A type of blood test known as Platelet count has been discovered to be associated with cancer.
Platelets are tiny blood cells that circulates the body, they are responsible for the clotting of blood thereby helping in wound healing. Researchers have said that, when too many of these platelets are produced in an individual due to a condition known as “thrombocytosis” it can be a good predictor of getting any cancer, even lump in the breast which could lead to breast cancer.
This is a clue which can be used in practice by GPs to help them select patients for further investigation… most excitingly in some patients who may not already have other symptoms of cancer to achieve earlier diagnosis
Before now, studies had indicated that there was a connection between thrombocytosis and various cancers, especially in those who had thrombocytosis for long. There were even recent guidelines from the National Institute for Health and Care Excellence advicing high platelet counts could be a sign of cancer of the oesophagus, stomach, lung or uterus. It was just unclear whether the condition could signal an increased risk of ALL cancers, and how it relates with factors like age and sex.
Bailey and her colleagues reported in the British Journal of General practice of how they had examined data from about 50,000 people aged 40 and above, who had been given a blood test by their GP. They were selected at random from a national data base. Over 31,000 were found to have a raised platelet count, 8000 did not in the total analysis.
The team discovered later within a year that cancer was more common among those who had thrombocytosis- raised platelet count. 11.6% of men and 6.2% of women were found to have cancer compared to 4.1% of men and 2.2% of women without raised platelet counts. In the general population, 1% of individual over the age of 40 develop cancer each year. Among women aged 50-59 who had discovered breast lump, 8.5% were found to have breast cancer.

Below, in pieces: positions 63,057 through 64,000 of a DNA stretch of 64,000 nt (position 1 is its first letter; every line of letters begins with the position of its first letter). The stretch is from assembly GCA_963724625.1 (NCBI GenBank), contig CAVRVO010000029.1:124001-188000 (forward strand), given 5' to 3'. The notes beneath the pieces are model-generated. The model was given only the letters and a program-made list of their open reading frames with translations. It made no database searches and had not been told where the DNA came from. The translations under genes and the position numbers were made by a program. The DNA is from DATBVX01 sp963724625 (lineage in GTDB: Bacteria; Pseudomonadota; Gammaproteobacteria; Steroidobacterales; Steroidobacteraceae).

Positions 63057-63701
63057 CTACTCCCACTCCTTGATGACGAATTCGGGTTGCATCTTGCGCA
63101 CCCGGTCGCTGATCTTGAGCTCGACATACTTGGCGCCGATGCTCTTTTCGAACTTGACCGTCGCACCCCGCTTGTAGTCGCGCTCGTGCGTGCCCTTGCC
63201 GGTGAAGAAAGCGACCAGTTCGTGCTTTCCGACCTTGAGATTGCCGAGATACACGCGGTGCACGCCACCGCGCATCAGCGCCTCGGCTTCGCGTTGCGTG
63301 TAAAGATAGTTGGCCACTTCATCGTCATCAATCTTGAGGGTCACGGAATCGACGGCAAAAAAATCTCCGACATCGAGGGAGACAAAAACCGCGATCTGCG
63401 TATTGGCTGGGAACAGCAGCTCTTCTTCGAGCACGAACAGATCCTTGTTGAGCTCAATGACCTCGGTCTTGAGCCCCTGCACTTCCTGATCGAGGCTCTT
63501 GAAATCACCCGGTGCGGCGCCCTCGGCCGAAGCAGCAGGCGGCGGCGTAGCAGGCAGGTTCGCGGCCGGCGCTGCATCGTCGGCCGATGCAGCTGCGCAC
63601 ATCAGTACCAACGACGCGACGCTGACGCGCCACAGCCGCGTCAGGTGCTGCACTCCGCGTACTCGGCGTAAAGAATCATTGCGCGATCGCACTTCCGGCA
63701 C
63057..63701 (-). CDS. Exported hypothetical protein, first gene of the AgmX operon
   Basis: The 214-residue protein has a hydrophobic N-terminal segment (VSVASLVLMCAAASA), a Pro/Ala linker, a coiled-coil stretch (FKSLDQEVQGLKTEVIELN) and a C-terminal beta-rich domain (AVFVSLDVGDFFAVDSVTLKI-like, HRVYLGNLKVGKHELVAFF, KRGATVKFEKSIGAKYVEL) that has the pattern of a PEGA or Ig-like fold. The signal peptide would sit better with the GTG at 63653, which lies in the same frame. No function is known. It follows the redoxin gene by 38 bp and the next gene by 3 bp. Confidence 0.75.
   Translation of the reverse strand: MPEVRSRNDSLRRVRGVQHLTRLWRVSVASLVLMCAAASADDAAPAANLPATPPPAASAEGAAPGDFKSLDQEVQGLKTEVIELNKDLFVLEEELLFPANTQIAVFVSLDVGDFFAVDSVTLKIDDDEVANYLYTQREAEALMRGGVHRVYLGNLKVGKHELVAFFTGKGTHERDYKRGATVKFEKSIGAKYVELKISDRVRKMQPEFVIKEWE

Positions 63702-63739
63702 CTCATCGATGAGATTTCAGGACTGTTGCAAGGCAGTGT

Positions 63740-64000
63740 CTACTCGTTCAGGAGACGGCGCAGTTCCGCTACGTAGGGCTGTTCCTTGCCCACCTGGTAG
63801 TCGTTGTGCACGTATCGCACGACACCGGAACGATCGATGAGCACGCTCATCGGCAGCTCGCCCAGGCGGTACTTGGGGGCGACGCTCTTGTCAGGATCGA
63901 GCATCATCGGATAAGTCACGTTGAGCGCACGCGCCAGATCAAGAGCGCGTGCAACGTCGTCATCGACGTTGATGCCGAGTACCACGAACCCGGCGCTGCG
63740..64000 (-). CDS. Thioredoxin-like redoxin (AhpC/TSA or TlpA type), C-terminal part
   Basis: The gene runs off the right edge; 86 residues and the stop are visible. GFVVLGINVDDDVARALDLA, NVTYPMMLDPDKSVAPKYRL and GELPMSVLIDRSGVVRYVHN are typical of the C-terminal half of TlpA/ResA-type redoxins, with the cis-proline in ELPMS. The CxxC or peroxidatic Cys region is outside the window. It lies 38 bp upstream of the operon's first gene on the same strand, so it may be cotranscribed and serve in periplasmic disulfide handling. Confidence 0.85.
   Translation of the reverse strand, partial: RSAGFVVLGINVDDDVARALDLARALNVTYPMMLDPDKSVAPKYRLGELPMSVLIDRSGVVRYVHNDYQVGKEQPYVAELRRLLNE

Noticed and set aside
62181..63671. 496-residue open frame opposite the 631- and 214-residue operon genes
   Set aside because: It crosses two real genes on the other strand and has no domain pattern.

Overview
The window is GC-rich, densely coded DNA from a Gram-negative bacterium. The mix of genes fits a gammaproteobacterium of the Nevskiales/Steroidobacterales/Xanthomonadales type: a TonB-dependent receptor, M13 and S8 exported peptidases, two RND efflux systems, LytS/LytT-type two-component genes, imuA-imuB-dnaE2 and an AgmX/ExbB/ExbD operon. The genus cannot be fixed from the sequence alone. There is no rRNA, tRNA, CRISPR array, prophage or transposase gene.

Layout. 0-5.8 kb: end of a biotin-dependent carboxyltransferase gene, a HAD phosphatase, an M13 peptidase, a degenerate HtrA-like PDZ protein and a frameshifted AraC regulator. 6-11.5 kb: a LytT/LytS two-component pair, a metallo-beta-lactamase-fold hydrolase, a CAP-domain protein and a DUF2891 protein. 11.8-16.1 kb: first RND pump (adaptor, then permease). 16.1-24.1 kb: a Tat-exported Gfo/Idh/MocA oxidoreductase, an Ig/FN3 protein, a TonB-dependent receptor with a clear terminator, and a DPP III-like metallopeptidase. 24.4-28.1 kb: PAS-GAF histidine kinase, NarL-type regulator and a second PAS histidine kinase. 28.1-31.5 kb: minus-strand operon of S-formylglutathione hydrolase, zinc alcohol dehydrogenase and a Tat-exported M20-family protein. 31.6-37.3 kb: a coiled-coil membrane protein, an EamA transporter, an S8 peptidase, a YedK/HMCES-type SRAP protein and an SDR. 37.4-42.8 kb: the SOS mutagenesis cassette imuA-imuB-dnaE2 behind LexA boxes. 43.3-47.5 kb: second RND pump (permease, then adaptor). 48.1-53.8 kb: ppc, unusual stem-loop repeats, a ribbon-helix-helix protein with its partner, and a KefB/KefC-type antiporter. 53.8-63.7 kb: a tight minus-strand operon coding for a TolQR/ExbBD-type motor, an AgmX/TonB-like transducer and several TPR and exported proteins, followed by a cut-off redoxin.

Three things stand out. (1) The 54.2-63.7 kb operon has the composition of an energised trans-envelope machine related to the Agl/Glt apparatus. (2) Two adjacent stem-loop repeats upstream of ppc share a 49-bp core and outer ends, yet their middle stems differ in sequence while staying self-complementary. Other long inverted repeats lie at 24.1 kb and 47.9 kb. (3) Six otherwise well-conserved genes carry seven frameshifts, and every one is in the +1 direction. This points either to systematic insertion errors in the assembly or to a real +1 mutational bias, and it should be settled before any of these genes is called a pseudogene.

We found cancer was more commonly diagnosed in men with raised platelet count than it was in women with raised platelet counts and we believe that is because there are more causes of raised platelet counts in women that are not cancer. Bailey added
Although many different types of cancer were common in both sexes, the team found out that breast cancer and prostate cancers were less common among those with thrombocytosis than in the general population, while lung and colorectal cancers were more common.
A professor who was not involved in the research also welcomed the study.
This is an excellent study that demonstrates the potential of commonly used blood test to identify some patients with cancer earlier. This work should begin to change practice, so that GPs should be testing patients with raised platelet counts for cancer, especially those without other potential cancer symptoms.
Cancer Research UK’s health information officer, Dr Jasmine Just, said that more research needed to be done to confirm whether further test following a high platelet count would save lives. She said “There are lots of possible reasons a person’s platelet count might be high, and in most cases it won’t be down to cancer. Measuring platelet count in patients who don’t otherwise warrant a blood test is not necessarily a good idea. But if a patient has a blood test for another reason and a high platelet count is found, then one of the possible diagnoses doctors should consider is cancer.”
Platelets, also called thrombocytes are a component of blood whose function (along with the coagulation factors) is to stop bleeding by clumping and clotting blood vessel injuries. Platelets have no cell nucleus: they are fragments of cytoplasm that are derived from the megakaryocytes of the bone marrow, and then enter the circulation. A normal platelet count ranges from 150,000 to 450,000 platelets per microliter of blood. Having more than 450,000 platelets is a condition called thrombocytosis; having less than 150,000 is known as thrombocytopenia. You get your platelet number from a routine blood test called a complete blood count (CBC).